The ongoing Political Settlement in Somaliland: A Gendered Perspective research, led by the DPU’s Michael Walls, has launched a microsite to present the research and to share its developments and outputs produced during the lifetime of the project.
Recent research recognizes the importance of political settlements -ongoing, adaptable political processes- in determining the equitability of development and the level of stability in societies. However, little research on political settlements analyses the different roles that women and men play in determining a given settlement. Political settlements themselves frequently and systemically exclude women, despite the fact that they are the majority in post-conflict situations, and high levels of gender inequality and violence against women and girls (VAWG) make local instability more likely.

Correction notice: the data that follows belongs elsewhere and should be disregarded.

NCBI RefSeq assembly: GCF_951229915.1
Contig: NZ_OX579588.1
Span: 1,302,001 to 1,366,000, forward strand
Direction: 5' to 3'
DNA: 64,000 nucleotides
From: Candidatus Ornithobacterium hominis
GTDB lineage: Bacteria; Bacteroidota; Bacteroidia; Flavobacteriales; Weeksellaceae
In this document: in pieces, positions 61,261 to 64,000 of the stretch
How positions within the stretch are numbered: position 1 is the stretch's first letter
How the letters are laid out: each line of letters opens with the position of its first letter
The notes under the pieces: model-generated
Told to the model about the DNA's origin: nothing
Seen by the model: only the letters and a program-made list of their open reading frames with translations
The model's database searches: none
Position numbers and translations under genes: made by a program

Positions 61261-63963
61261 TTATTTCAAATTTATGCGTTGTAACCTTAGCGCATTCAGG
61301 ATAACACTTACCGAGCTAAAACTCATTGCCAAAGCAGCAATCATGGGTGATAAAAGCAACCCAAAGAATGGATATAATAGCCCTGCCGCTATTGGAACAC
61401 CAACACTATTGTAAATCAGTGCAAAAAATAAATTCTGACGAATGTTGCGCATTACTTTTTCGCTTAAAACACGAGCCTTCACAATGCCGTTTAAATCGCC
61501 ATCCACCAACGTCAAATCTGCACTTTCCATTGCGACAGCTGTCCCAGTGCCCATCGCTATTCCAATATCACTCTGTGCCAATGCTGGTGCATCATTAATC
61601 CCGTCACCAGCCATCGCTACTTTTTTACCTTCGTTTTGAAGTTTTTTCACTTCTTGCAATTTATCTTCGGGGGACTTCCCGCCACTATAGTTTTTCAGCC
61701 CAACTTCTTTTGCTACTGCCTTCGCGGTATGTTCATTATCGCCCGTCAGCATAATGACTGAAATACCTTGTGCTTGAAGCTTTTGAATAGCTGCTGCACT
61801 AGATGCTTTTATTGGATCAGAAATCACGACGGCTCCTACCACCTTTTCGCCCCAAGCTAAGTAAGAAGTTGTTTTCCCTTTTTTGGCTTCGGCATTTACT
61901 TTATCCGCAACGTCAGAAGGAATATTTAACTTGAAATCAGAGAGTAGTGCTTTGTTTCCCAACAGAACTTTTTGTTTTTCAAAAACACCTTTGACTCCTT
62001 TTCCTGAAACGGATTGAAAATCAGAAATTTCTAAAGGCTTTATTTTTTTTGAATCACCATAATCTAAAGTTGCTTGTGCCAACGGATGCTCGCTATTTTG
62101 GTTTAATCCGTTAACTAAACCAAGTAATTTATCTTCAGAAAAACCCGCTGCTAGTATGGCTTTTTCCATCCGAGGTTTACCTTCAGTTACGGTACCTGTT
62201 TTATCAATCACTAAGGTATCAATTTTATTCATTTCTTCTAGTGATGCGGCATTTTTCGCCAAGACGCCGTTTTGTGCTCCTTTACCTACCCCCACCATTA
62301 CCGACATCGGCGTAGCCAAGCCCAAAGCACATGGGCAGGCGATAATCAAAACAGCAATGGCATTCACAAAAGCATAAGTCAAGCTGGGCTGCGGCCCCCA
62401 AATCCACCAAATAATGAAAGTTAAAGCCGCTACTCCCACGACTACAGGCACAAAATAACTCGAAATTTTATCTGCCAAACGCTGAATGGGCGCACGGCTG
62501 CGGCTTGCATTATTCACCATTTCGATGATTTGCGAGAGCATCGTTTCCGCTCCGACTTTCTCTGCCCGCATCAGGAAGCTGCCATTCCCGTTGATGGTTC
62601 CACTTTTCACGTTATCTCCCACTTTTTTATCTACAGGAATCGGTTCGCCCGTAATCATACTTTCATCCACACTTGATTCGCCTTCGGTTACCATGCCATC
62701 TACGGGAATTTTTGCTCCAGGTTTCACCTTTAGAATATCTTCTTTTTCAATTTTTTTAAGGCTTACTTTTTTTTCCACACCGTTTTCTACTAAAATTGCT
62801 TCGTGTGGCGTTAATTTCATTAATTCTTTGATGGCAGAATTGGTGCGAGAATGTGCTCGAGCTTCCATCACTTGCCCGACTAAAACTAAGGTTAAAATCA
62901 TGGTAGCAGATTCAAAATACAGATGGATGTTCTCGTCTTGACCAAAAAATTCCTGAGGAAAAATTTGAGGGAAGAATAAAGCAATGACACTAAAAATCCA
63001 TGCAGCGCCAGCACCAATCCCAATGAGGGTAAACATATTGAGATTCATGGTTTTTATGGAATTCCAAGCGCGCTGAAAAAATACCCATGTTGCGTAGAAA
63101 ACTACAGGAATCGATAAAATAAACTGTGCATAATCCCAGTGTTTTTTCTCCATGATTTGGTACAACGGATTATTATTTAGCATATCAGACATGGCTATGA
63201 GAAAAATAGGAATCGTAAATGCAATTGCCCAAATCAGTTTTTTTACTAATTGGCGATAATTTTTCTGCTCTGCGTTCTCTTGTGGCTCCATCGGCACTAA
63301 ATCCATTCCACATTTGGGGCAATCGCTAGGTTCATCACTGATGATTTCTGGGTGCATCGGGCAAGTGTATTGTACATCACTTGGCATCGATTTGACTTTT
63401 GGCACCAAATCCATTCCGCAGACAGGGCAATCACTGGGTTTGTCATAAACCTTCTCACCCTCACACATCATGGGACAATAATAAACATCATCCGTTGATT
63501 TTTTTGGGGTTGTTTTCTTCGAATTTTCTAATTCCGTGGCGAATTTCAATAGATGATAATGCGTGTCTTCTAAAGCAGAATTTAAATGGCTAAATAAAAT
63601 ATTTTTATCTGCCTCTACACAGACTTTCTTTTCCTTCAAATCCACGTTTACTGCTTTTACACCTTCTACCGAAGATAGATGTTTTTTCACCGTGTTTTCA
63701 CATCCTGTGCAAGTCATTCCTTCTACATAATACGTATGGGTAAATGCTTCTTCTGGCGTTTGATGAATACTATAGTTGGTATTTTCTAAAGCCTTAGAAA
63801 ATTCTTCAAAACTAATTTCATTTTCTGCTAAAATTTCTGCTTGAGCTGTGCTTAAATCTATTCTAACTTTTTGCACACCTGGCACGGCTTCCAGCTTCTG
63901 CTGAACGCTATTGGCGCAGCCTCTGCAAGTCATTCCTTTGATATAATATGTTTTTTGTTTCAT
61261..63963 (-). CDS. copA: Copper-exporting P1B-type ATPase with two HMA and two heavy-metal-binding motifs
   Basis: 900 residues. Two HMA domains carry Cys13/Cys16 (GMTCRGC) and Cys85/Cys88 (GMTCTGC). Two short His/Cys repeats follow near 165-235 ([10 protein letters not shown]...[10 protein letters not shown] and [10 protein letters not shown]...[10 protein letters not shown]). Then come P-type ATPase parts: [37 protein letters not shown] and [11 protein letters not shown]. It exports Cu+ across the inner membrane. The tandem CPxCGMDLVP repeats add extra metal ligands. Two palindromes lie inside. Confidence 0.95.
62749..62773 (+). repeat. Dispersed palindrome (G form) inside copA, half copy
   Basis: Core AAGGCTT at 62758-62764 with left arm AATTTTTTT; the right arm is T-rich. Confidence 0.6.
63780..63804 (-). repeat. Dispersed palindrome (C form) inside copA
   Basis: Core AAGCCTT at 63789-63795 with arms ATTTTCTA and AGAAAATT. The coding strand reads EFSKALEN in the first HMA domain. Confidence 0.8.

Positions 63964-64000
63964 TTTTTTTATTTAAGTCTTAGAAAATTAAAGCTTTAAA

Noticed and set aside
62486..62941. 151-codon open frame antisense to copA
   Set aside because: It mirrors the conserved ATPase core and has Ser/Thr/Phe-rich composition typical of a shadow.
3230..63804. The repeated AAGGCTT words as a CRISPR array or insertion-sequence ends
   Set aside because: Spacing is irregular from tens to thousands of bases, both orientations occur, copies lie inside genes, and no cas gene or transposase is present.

It is thus critical that policymakers understand both specific settlements and their gender dimensions, so that development interventions can be designed in a way that works within and on them to enhance equitable and consequently more sustainable development. This would reduce the risks and impact of violence and instability, increasing the effectiveness of interventions in fragile states. This project focuses on Somaliland as an excellent case for analysis of power relationships between formal and informal actors in a relatively stable environment, but with strong applicability across a wider area: the Somali Horn of Africa, and with insights that are also useful elsewhere.
The microsite will be regularly updated with progress reports and other outputs from the project.
This project is a collaboration between The Bartlett Development Planning Unit, UCL and Progressio UK